"Hopefully these are low-risk type of operations," he said. "We don't want to do anything to make it flow more."
An estimated 3.5 million gallons of oil have spilled since the explosion. At that pace, the spill would surpass the 11 million gallons spilled in the Exxon Valdez disaster by next month. BP is drilling a relief well that is considered a permanent fix, but that will take several weeks to complete.
BP PLC spokesman Mark Proegler said no decisions have been made on what step the company will take next. A decision could come as early as Monday.
Philip Johnson, a petroleum engineering professor at the University of Alabama, said cutting the riser pipe and slipping a larger pipe over the cut end could conceivably divert the flow of oil to the surface.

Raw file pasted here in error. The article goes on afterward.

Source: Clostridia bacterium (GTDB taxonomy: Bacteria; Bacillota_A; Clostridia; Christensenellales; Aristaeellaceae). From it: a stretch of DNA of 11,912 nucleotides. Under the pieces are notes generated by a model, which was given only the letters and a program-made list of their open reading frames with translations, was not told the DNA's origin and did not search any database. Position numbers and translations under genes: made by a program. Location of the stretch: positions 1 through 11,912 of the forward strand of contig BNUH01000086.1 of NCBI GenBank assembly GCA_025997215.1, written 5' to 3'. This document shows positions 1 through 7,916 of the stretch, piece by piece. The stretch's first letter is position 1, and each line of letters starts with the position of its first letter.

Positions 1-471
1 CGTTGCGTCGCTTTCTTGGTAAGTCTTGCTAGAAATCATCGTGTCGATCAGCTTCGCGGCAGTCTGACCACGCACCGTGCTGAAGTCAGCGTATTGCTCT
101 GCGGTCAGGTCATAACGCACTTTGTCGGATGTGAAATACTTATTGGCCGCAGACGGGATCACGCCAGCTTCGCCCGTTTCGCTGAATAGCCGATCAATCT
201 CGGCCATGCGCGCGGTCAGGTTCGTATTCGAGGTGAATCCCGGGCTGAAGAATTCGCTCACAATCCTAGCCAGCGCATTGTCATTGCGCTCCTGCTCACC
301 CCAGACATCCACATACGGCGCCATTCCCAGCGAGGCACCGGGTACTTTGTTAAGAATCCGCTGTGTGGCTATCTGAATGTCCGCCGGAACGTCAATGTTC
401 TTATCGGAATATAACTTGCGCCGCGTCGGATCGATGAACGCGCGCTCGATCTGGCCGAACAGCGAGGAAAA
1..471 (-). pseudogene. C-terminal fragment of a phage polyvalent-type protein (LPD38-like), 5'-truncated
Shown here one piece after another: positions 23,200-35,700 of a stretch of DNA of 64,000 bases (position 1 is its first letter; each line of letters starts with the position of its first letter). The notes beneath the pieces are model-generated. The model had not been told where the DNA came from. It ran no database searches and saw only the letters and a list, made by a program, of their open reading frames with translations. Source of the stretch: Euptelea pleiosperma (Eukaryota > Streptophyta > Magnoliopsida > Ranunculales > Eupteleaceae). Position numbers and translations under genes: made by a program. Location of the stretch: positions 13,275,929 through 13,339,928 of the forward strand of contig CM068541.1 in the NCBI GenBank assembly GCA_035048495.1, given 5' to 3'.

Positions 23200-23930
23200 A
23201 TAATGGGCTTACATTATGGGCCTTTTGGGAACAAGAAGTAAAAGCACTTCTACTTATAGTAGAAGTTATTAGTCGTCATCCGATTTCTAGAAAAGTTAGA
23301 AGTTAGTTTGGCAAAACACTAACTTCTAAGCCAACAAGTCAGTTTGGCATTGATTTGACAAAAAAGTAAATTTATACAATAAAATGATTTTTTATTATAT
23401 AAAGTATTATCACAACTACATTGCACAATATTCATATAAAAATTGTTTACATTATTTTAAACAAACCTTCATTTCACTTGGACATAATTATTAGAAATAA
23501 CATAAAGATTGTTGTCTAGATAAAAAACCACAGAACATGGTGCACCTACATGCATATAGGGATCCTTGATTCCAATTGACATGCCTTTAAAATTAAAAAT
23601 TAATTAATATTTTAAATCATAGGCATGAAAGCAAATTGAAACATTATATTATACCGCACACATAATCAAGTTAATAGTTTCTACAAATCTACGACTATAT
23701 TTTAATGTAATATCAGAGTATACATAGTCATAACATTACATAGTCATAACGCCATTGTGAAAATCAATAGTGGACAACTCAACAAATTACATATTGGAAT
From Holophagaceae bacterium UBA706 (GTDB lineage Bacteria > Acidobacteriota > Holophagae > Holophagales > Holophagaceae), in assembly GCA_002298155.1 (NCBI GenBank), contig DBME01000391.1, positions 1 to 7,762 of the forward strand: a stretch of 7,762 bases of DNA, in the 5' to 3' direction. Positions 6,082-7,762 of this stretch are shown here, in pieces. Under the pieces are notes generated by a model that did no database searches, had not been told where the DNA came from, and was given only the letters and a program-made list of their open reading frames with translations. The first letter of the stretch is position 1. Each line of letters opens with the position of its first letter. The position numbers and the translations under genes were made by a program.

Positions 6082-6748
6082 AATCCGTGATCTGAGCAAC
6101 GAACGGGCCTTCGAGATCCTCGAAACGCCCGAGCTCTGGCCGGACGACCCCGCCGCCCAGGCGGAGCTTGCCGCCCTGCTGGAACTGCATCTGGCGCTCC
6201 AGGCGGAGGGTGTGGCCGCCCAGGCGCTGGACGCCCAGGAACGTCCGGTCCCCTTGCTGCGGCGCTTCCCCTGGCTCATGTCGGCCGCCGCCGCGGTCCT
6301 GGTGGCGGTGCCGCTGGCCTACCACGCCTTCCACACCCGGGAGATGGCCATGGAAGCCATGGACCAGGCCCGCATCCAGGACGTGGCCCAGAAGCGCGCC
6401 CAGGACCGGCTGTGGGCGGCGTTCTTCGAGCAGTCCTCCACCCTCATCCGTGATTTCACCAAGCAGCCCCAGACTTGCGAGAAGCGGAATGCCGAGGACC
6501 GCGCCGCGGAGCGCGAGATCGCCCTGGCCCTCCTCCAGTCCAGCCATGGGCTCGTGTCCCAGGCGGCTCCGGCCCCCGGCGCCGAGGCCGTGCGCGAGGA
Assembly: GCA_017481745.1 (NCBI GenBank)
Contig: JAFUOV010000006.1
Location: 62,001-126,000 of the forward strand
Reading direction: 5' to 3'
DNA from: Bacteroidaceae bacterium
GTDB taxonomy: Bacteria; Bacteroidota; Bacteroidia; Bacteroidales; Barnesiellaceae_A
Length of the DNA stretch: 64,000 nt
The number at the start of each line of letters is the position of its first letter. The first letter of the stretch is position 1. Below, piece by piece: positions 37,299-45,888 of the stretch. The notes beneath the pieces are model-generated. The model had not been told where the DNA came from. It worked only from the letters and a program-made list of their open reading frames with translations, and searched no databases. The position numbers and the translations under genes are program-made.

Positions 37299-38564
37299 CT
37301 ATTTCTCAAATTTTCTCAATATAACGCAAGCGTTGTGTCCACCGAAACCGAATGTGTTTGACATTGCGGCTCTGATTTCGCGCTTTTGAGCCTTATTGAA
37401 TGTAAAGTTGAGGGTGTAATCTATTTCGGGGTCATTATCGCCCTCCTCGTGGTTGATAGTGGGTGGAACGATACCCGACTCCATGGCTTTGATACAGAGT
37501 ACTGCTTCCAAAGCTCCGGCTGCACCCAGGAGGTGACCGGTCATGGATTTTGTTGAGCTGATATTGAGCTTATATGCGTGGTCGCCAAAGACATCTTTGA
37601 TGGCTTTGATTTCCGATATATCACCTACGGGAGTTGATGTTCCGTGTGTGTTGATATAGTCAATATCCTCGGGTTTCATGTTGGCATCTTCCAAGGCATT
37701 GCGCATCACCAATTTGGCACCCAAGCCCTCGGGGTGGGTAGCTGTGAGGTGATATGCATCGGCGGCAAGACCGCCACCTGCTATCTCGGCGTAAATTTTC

"That's a very tempting option," he said. "The risk is when you cut the pipe, the flow is going to increase. ... That's a scary option, but there's still a reasonable chance they could pull this off."
Johnson was less optimistic that a smaller containment box would be less susceptible to being clogged by icelike crystals.
"My suspicion is that it's likely to freeze up anyway," he said. "But I think they should be trying everything they can."
There was a renewed sense of urgency as dime- to golfball-sized balls of tar washed up Saturday on Dauphin Island, three miles off the Alabama mainland at the mouth of Mobile Bay and much farther east than the thin, rainbow sheens that have arrived sporadically in the Louisiana marshes. Until Saturday none of the thick sludge — those indelible images from the Valdez and other spills — had reached shore.
Above the oil leak, waves of dark brown and black sludge crashed into the support ship Joe Griffin. The fumes there were so intense that a crewmember and an AP photographer on board had to wear respirators while on deck.